What the audience discovers is that "Duncan Marsh" was in an automobile accident and taken to "Dr. Morgan Chambers", played by George Lynn, and "Dr. Emery Forest", played by S. John Launer. The two doctors not only tended to his injuries but experimented on him with their "irradiated wolf serum" they believe will save people; they choose from the unavoidable nuclear holocaust facing mankind. Now, the two must find and kill "Marsh" to protect their work and themselves, instead they will be killed by the werewolf they created.








All of these subplots come together when "Sheriff Haines" meets "Duncan Marsh's" wife, "Helen", played by Eleanore Tanin, and his son, "Chris", played Kim Charney, and they are taken to the tragic "Duncan" in a jail cell, after having been captured in his normal human state.














































As this is a scientifically created werewolf, as will also be seen in 1957's, "I Was a Teenage Werewolf", the full moon is not needed, and the werewolf can be out in sunlight.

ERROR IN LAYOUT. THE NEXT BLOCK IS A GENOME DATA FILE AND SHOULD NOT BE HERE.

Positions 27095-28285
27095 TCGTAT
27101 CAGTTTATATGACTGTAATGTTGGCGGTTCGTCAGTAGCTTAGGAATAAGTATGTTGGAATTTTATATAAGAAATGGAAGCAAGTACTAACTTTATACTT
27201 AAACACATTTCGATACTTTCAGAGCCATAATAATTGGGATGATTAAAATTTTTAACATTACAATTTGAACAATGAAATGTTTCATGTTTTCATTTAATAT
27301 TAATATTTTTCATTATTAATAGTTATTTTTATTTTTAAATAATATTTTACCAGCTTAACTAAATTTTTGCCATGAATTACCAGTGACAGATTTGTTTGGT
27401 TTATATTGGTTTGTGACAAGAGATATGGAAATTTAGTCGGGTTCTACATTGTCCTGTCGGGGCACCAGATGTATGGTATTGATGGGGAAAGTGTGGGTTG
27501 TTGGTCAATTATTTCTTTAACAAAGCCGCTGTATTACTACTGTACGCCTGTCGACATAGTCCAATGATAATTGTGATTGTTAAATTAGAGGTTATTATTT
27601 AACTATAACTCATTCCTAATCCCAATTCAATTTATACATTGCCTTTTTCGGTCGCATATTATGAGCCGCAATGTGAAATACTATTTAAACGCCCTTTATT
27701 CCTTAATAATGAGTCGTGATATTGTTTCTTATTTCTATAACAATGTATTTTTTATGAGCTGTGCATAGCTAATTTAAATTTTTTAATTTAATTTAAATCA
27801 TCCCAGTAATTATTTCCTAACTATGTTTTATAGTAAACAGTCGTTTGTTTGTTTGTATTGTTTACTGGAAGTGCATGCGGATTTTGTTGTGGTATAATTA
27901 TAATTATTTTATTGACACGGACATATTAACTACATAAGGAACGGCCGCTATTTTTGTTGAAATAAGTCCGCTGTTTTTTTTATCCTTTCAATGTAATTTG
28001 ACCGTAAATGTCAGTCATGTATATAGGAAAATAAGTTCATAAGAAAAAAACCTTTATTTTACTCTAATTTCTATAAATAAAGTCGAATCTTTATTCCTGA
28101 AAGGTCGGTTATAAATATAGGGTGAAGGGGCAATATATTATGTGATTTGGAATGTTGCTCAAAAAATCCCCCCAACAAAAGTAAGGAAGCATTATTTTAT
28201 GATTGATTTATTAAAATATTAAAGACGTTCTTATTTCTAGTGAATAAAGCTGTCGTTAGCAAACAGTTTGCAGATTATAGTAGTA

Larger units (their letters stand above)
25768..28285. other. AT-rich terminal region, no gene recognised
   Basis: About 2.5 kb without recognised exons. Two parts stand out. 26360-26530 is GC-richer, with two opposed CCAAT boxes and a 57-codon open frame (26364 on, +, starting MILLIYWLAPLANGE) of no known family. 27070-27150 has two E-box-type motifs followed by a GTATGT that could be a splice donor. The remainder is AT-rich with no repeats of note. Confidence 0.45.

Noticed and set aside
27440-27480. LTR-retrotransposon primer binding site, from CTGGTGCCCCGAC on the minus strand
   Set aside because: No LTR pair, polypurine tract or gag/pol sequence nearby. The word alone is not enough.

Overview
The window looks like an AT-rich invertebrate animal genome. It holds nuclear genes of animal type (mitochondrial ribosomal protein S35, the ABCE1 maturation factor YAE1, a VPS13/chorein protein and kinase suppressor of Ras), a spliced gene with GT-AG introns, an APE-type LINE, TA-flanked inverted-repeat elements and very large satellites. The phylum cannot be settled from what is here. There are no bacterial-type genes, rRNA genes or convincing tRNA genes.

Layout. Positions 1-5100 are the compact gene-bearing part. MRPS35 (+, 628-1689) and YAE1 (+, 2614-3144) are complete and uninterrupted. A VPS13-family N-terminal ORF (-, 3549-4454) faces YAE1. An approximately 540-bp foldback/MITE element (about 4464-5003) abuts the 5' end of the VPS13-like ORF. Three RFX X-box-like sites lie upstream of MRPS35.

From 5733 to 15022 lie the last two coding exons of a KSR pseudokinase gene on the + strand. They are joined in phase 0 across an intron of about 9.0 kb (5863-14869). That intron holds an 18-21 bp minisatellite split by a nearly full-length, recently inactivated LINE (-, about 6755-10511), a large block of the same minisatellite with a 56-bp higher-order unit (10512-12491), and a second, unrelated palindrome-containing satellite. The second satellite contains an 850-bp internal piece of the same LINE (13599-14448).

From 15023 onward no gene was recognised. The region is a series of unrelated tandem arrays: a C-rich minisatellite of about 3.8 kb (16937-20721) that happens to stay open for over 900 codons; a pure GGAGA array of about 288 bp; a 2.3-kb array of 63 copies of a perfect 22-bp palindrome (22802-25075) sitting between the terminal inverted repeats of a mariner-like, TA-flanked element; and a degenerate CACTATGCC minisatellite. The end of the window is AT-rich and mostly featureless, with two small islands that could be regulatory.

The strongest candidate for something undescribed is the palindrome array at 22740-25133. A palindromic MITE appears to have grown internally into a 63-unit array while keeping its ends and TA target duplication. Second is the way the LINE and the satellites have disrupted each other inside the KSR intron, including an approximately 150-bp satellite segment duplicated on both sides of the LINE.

In the end "Duncan Marsh" afraid of what he will do to his wife and son, jumps off the bridge killing himself.

























Television shows would be a staple of work for Don Megowan and he followed "The Werewolf" with appearances in episodes of, "Warner Brother Presents", "General Electric Theater", and "The Loretta Young Show". 


GUN THE MAN DOWN released on November 15, 1956







I would point three things out on the above poster:

First is the tag line:
starring The Great Star of TV's "GUNSMOKE" JAMES ARNESS

Besides "Gunsmoke", in 1956, James Arness had fifth billing in the motion picture, "The First Traveling Sales Lady", starring Ginger Rodgers, Barry Nelson, and Carol Channing. I would point out that Arness' good friend, John Wayne, turned down the role of "Marshall Matt Dillon" and recommend him for the role.





















Above, James Arness as "Remington 'Rem' Anderson", with a member of the "John Ford Stock Company" and John Wayne acting buddy, Harry Carey, Jr. as "Deputy Sheriff Lee".